Secrets abound in Planetfall. Since establishing a colony on a distant planet, no one has seen the leader of the mission, Suh-Mi, who has gone to live in a strange network of tunnels called God’s City. The protagonist, Renata, believes in the supernatural, but has her doubts about the religion that has formed around the leader’s disappearance into God’s City. A stranger arrives at the colony, but no one knows how he got there.
Do not believe the title of this book. Jahren has a dog, but he isn’t a Labrador. (Coco is actually a Chesapeake Bay Retriever.) But read it anyway! You’ll learn so much.
There’s the harsh reality of how scientists procure funding, which Jahren explains eloquently. You’ll learn what a scientist does in the field, and how, with a dash of why. And how red tape can render that work all for naught. You’ll learn what true friendship looks like, and you might understand mental illness a little bit better.
Calvin was born on the day the final Calvin and Hobbes comic strip was published. His parents claim that they didn’t name him after it, that’s it’s just a fluke. They don’t understand what’s the big deal about his grandfather putting a stuffed tiger named Hobbes into baby Calvin’s crib, either. Calvin understands the significance. He is special: eternally bound to Bill Watterson, the creator of the beloved comic strip.
Then his mom accidentally washes Hobbes to death and everything changes.
If you've read Jenny Lawson's first book, Let's Pretend This Never Happened, or if you follow her online, you know that her head is a very, very strange place--in all the best ways, assuming your head is also a very strange place. I don't generally think my head is a strange place, but I do love the way Jenny Lawson's mind works and the way she writes about it, so maybe I'm stranger than I think I am.
There are two things you know. One: You were there. Two: You couldn't have been there.
Wondering how that can be? So is Caden. Sometimes. When he stops to think about it. Often he just goes along and doesn't question things, just accepts that's the way they are. But other times he feels out of sync with his family, friends, and others around him. He feels confused.
In a total departure from her usual fare of FBI profilers, Gerritsen takes the reader on a journey that starts in WWII Italy to present day Boston where Julia Ansdell lives with her husband and daughter. While in Rome, Julia, a professional violinist, purchases a book of gypsy sheet music for her collection. Tucked inside the pages is a single sheet of hand written music, a waltz. Julia is immediately intrigued by the passion and complexity of the music.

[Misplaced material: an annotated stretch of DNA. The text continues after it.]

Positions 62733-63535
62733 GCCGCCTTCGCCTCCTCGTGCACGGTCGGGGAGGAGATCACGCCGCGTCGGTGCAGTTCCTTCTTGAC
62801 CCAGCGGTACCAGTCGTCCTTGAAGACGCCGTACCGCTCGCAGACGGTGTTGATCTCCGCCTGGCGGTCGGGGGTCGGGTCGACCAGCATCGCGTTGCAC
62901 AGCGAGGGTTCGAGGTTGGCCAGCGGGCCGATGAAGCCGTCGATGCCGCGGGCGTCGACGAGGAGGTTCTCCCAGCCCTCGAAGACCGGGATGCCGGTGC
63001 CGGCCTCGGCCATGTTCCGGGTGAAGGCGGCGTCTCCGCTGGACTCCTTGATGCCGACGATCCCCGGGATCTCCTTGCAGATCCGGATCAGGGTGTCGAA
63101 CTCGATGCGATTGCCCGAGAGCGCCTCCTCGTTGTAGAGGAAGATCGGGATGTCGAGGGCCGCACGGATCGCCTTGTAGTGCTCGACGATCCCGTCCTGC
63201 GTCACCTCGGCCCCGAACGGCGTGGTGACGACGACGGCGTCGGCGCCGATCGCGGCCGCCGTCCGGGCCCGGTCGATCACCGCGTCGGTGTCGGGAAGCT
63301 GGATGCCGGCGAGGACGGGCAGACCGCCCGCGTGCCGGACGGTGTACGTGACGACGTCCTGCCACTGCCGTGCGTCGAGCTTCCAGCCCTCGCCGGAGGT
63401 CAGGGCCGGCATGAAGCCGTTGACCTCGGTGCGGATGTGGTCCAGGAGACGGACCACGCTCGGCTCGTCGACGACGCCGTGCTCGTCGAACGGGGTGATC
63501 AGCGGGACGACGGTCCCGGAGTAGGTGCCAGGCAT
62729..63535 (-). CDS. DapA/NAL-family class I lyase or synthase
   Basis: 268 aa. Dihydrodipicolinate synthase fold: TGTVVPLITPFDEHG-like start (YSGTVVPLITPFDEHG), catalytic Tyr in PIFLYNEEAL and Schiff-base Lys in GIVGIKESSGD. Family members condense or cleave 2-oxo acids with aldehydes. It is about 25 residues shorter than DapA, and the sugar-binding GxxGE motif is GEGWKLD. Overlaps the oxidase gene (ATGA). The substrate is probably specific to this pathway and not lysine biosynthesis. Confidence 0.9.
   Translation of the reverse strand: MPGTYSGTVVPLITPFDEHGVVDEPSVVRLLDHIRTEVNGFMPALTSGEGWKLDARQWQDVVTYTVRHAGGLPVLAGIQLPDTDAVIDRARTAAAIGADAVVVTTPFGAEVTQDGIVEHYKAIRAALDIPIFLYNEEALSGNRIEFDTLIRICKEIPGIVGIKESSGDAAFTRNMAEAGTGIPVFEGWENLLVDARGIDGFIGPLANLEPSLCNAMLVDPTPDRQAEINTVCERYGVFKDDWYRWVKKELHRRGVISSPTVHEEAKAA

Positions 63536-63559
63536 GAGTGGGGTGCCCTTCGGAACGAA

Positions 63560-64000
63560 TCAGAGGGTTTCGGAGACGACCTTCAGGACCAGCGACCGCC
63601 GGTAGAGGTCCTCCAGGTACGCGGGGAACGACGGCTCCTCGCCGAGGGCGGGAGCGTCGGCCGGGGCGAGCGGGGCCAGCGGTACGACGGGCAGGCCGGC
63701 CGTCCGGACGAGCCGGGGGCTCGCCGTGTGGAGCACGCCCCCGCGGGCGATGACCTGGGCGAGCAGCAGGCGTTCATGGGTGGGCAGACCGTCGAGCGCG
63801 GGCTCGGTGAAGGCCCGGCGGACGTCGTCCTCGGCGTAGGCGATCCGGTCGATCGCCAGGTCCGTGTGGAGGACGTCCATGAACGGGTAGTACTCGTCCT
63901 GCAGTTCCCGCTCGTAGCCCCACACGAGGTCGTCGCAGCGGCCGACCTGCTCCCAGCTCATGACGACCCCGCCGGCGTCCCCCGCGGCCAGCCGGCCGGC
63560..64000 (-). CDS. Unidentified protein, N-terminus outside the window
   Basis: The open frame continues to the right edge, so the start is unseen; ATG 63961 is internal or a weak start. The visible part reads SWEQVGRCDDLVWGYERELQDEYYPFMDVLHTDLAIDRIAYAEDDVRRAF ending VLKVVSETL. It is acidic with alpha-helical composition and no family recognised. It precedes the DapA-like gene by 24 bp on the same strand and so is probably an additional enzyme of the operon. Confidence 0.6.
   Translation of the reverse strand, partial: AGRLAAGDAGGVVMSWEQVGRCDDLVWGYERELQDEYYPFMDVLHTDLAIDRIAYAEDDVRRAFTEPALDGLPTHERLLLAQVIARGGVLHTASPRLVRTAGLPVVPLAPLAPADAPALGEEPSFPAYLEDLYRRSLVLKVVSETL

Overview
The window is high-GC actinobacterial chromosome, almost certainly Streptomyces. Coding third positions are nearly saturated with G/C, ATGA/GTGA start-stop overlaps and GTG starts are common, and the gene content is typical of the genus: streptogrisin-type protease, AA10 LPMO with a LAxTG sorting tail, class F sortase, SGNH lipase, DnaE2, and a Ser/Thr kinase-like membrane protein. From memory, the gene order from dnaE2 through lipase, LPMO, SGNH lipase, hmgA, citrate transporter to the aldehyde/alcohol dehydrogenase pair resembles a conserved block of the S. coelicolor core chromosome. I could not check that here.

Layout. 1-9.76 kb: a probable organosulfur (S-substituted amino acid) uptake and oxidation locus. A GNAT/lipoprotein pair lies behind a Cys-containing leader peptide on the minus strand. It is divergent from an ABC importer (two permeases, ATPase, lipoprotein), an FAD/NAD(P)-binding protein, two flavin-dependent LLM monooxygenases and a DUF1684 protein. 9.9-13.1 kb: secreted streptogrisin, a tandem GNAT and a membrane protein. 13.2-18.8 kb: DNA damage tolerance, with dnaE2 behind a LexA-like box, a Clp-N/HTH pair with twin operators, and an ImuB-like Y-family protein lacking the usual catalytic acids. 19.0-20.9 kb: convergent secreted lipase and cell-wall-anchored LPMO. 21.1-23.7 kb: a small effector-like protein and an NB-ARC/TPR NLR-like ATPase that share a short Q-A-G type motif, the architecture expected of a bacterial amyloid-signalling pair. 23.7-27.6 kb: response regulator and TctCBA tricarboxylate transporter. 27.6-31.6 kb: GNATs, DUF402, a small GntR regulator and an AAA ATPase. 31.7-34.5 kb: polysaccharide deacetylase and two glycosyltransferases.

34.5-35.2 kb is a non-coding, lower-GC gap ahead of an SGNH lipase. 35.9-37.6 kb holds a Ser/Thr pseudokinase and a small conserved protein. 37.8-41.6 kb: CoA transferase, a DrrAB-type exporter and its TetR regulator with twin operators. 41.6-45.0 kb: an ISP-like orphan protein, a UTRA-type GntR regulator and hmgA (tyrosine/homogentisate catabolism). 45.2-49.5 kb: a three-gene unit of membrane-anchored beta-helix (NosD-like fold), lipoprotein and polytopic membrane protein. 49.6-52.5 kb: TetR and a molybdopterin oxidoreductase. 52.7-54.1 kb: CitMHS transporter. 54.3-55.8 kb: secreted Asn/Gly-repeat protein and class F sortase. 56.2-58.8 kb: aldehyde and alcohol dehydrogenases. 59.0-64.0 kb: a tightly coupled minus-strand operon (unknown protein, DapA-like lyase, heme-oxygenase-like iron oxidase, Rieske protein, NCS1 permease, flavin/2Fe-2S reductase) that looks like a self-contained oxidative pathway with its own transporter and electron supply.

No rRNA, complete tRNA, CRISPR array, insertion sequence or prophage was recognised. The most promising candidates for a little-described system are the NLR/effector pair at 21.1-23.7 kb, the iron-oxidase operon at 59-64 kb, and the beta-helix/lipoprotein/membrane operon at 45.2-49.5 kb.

Camille Claudel is a woman most women cannot stand – she’s arrogant, loud-mouthed and pretentious. She always has an opinion, the right one, and she’s never afraid to share it. If you think these characteristics annoying and rude in today’s society, imagine its late 19th century Paris where men rule society and women are just prizes on their arms. Predictably, Claudel doesn’t win friends in Heather Webb’s Rodin’s Lover, a fictionalized account of the real-life affair of Claudel and Auguste Rodin.
In this novel, Marie, a young mother, is a server at an upscale Dallas restaurant. Some nights the tips border on phenomenal. Yet, she is slowly suffocating under a great, sorrowful blanket of depression. She exists, she suffers, she endures acts of degradation and abuse from men on the off chance that occasionally she will experience something other than sadness and pain. Her daughter is a buoy that she lets go of to sink back into the nasty muck. Love Me Back holds no happy ending, no redemption.
This is a rather mind-blowing documentary about the twisted "love" story of Burt and Linda Pugach. Maybe love is the wrong word. Obsession certainly fits. Darker descriptors may also apply. At the outset, their story seems like the kind of fairy tale love story cheesy romance movies and novels are made of. Burt was a successful young lawyer, and Linda a beautiful young woman. He sees her walking down the street and decides she's the one, and begins wining and dining her, and taking her for rides in his flashy cars and private planes.
Molly is driving back, but she doesn't know from where. And she doesn't know to where. All she knows is that she should be in school, but she's in her car instead. Suddenly she sees a motorcycle speeding up behind her. Somehow she knows that he is coming for her. She passes through the intersection as the light turns red. The motorcycle keeps coming; it runs the red light. A truck enters the intersection, catching the back tire of the motorcycle, sending is spinning. The rider flies through the air, over Molly's car and lands on the asphalt right in front of her. She brakes, screaming.